salt and pepper to taste
other seasonings if desired. I often add a good couple shakes of montreal spice
Place in a 9 x 5 loaf pan lined with parchment paper
On top to the meatloaf place
About 3 tbsp spaghetti sauce
2 tbsp brown sugar and
lace the top with honey mustard. (maybe a tbsp worth)
Place in oven for 1 hour.
I served ours with baked potatoes. They can go right into the oven with the meatloaf, depending on size they cook the same length of time, or might need to go an additional 10 minutes.
Do you remember these lyrics?
One day at a time sweet Jesus that's all I'm asking from you
Give me the strength to do everyday what I have to do
Yesterday's gone sweet Jesus and tomorrow may never be mine
So for my sake teach me to take one day at a time
When I think of this word Time, this verse pops into my head.
I don't sing it, I used to belt it out, but my poor hubby would cringe. When he worked in prison ministry it was one of the favourite songs of the guys and... well let's just say that overuse does not make friends. :)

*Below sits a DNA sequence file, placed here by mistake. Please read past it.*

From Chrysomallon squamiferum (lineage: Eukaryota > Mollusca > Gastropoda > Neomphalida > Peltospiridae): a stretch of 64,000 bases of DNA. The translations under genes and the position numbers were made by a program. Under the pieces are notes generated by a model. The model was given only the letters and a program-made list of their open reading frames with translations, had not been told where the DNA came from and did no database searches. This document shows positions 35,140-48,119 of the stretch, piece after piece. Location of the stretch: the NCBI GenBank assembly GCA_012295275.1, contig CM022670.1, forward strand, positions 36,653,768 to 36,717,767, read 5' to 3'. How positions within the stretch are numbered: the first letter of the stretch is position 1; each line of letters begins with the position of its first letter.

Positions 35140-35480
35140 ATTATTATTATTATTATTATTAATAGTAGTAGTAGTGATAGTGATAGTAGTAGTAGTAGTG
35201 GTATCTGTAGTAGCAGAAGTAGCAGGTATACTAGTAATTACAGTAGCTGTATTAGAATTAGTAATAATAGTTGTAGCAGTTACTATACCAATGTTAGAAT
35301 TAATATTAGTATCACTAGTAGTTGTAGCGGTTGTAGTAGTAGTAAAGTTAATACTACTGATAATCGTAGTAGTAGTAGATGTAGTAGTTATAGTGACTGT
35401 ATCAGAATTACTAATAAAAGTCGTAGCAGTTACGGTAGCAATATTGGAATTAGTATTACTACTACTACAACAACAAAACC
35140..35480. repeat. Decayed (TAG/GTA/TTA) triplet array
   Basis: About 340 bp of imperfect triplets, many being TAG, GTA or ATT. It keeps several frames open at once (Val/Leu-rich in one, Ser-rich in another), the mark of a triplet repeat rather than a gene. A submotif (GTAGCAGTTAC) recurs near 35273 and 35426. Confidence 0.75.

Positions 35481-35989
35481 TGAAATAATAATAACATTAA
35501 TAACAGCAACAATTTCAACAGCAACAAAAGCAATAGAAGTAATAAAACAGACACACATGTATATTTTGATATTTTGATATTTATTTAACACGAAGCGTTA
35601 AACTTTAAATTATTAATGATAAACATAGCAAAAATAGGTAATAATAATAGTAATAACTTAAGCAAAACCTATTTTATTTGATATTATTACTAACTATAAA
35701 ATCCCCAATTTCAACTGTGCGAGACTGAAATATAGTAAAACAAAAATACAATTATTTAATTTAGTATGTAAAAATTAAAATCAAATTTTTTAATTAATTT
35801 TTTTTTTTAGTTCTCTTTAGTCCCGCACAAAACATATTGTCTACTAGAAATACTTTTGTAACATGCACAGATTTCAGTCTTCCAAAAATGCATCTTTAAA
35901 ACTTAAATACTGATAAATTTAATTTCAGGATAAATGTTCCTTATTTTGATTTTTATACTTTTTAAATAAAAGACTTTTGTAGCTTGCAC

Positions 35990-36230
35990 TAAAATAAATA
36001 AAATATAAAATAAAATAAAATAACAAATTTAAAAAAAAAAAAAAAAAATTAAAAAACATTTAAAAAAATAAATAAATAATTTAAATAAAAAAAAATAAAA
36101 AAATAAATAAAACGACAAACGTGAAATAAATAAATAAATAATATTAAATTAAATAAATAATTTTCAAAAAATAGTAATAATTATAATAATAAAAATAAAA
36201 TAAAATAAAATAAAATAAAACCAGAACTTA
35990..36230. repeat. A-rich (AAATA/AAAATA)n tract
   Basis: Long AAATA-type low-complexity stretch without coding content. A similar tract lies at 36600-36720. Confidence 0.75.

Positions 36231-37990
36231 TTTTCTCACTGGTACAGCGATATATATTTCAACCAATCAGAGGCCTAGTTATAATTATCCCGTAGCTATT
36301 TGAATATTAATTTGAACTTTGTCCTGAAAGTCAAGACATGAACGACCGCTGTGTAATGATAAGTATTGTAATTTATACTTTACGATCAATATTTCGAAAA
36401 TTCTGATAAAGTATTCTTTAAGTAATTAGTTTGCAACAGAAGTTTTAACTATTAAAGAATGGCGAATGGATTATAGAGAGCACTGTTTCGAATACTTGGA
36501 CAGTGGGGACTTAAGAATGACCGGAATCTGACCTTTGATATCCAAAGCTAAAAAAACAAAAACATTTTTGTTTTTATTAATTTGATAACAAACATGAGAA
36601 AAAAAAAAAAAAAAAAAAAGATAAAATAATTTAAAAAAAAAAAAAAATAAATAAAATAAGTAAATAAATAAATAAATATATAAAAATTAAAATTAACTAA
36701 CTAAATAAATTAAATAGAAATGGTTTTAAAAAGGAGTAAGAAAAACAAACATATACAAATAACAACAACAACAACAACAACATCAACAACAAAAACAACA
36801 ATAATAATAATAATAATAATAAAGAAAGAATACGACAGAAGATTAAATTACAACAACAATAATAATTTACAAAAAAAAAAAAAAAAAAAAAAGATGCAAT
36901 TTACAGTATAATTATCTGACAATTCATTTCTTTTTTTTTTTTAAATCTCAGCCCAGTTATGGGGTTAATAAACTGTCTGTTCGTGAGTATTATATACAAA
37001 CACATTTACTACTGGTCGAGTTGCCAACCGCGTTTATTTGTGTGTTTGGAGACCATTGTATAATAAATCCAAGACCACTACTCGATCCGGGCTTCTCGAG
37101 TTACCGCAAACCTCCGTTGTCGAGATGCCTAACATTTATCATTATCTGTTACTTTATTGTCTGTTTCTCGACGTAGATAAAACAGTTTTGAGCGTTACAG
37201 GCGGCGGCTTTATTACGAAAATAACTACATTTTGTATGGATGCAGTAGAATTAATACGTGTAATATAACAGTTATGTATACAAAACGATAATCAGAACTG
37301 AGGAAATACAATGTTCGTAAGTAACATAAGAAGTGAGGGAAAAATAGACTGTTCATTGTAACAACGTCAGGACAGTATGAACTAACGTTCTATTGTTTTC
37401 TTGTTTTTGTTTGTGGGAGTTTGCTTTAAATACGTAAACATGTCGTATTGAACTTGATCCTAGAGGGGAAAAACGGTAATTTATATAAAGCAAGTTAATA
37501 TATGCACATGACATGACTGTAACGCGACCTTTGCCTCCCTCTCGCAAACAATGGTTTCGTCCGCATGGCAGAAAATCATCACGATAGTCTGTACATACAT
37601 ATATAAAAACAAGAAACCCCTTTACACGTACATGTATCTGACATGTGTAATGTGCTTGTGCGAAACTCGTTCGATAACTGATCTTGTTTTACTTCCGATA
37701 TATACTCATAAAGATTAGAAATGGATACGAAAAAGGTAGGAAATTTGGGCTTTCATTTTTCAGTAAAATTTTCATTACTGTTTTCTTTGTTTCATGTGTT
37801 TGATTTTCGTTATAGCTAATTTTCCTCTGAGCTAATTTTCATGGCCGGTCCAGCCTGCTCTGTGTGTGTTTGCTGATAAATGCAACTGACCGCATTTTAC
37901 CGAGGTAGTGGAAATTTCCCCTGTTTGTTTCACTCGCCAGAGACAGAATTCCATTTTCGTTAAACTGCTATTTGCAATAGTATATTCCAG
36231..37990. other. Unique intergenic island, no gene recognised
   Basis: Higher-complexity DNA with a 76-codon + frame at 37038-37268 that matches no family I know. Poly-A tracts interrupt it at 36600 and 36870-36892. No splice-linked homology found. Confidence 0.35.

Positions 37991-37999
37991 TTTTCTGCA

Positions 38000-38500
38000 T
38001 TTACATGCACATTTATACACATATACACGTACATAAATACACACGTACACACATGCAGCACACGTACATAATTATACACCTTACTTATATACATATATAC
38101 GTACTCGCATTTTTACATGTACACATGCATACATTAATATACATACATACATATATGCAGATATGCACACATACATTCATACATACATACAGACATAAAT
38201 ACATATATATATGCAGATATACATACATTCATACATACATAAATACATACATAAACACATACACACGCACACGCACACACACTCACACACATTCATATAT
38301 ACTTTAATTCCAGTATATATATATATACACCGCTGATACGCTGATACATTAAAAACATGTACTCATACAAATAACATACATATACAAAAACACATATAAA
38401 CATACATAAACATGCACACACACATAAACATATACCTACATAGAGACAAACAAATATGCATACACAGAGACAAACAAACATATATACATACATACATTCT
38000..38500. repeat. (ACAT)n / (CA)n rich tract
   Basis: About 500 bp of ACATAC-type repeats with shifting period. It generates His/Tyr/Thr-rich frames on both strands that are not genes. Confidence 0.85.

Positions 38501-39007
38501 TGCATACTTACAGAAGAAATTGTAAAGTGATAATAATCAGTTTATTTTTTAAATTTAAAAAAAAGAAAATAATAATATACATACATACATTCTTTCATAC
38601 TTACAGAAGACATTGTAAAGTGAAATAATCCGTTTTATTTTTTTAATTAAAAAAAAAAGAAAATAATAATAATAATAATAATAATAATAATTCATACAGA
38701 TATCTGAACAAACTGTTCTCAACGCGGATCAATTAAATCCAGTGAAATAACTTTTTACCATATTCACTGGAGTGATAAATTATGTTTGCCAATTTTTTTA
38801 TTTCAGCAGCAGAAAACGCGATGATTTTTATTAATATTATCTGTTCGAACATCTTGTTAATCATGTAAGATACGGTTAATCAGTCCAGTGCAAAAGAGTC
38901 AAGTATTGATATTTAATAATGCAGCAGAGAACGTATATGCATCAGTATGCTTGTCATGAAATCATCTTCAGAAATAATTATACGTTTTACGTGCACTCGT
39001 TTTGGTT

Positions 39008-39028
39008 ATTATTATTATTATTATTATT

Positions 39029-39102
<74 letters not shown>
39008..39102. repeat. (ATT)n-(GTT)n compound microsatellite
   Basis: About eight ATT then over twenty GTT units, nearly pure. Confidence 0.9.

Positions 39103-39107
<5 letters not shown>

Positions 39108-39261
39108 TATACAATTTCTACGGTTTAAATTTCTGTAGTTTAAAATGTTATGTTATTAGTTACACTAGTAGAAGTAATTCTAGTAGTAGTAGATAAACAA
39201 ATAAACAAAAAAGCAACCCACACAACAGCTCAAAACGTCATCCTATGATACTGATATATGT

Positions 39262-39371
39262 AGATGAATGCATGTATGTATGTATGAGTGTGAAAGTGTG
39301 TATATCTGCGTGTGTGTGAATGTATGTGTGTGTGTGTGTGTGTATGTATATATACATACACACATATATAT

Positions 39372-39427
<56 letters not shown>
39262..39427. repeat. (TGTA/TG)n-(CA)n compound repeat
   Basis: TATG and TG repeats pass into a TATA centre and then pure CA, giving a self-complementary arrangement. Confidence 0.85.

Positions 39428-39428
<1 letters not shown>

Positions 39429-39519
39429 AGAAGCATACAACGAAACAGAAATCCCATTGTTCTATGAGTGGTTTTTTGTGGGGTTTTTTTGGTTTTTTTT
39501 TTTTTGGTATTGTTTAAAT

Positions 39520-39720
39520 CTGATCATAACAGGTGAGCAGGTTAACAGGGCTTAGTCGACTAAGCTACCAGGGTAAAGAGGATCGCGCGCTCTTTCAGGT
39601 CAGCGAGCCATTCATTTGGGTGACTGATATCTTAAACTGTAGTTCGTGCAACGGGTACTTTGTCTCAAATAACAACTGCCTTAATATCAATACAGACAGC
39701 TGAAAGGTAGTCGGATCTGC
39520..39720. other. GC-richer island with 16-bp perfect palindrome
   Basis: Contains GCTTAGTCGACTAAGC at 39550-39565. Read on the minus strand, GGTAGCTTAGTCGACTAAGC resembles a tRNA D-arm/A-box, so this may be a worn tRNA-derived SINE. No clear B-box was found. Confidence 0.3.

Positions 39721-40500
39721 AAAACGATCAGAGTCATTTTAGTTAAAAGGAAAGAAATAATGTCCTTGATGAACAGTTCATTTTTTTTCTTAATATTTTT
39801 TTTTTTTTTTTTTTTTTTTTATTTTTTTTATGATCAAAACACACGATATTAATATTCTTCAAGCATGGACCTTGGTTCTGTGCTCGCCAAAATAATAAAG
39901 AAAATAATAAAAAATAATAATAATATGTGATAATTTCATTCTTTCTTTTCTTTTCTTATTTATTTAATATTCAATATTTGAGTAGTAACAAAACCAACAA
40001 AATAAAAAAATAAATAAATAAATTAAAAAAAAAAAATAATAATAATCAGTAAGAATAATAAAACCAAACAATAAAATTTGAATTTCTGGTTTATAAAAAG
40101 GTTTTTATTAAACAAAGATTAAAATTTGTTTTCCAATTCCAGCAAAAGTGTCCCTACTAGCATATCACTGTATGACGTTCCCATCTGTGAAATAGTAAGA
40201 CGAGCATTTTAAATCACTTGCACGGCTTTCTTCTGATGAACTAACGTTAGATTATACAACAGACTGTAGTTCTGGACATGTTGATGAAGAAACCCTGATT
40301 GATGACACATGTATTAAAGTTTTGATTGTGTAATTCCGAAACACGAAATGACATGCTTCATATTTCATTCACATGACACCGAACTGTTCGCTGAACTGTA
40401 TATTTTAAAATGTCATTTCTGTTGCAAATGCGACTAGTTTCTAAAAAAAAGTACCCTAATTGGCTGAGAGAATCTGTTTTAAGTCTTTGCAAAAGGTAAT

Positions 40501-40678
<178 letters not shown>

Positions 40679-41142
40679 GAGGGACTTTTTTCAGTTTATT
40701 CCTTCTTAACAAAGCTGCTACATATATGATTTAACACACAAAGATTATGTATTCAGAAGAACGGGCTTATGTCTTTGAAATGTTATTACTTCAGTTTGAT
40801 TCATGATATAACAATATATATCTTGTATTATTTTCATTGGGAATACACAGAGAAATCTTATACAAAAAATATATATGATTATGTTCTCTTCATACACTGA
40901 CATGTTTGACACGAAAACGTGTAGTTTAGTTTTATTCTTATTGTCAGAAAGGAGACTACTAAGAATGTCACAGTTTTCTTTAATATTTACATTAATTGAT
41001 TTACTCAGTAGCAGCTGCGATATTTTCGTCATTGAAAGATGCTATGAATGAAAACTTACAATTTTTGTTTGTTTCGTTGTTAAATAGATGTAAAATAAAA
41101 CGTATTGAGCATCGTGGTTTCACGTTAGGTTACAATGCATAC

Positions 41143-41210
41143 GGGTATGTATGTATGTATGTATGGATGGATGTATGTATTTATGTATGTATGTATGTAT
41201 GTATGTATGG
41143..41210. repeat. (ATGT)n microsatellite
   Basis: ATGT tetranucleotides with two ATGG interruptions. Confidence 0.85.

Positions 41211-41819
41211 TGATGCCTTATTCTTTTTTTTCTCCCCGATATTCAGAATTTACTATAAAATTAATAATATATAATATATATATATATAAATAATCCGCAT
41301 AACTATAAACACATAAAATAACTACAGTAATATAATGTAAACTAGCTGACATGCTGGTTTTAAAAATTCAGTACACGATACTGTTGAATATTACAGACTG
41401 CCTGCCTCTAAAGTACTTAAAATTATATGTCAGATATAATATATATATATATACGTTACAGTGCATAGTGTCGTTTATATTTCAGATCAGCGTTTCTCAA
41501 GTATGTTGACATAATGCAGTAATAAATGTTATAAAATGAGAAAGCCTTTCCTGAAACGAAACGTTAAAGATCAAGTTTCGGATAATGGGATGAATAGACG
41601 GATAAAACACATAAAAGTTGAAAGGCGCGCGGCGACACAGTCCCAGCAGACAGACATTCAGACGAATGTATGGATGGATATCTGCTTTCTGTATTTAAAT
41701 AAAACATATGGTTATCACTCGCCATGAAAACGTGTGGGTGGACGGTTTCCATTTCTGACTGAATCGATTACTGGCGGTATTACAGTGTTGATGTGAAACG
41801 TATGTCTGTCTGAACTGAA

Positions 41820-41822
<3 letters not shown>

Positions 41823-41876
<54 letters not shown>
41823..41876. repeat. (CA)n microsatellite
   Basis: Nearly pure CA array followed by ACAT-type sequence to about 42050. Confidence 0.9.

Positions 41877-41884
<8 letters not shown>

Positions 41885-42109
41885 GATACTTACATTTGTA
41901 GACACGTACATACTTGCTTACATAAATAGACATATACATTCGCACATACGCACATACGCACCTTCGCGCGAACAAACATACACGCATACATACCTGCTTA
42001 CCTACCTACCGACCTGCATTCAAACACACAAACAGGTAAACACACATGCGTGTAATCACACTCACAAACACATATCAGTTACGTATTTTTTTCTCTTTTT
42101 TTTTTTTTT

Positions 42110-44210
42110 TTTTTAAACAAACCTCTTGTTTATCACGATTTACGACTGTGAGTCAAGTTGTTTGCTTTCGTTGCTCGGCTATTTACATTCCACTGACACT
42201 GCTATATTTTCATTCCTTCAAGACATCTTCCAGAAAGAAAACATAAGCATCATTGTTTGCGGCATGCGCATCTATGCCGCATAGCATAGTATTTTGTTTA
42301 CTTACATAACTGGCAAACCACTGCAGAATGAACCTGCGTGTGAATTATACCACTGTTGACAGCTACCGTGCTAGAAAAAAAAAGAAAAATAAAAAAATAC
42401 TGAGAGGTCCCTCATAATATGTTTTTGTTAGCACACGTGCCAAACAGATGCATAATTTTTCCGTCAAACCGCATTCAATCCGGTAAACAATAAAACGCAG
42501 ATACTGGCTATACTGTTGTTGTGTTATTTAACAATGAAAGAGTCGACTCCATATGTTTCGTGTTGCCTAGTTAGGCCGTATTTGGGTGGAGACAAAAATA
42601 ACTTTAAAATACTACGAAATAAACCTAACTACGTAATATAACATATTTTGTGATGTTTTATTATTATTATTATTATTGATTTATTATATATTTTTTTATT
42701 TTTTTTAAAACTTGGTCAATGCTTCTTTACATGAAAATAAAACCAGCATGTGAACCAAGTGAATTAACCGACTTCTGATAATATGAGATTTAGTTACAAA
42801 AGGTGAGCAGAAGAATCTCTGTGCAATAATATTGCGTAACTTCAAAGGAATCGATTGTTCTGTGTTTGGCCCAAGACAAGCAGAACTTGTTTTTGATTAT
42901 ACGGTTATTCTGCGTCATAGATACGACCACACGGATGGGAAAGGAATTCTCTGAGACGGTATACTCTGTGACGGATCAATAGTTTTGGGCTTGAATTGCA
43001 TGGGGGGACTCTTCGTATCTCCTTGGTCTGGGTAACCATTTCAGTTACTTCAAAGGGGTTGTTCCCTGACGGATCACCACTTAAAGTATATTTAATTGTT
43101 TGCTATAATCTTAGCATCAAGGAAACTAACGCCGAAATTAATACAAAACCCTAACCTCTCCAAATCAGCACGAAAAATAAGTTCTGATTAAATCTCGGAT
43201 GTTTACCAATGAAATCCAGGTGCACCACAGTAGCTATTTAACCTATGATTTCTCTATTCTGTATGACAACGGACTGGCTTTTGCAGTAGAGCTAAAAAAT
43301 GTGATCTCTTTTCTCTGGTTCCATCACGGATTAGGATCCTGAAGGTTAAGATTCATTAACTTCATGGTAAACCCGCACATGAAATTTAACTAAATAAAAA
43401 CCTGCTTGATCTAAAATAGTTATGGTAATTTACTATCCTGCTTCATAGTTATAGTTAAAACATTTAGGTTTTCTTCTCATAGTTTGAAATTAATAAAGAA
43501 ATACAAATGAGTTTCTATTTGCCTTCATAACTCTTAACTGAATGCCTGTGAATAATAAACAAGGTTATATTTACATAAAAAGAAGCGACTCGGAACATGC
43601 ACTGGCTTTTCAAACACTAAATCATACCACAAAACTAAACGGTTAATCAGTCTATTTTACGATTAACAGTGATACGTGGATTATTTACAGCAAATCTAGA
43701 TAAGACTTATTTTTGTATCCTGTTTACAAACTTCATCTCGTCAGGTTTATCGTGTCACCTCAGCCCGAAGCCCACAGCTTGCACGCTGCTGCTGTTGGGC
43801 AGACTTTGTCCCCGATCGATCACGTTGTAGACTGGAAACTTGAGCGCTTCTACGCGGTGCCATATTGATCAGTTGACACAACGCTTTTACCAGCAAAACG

But the fact remains... we aren't asked to take on the rest of our lives. We aren't. We are asked to trust God for the grace to day by day live out the lives that he has given us. To love those around us, to share who he is within our sphere of influence, to live our lives in obedience to his will.
Just one day.
No more, no less.
Not living in our yesterdays and tomorrows.
Just one day.
Look what I received this week:
I'd like to invite you to continue on with the Homeschool Review Crew in 2017!
Isn't that great? Last year I did 23 reviews for the crew most of which I liked, but not all that I continued to use.
I thought you might like to know which reviews we are continuing to use.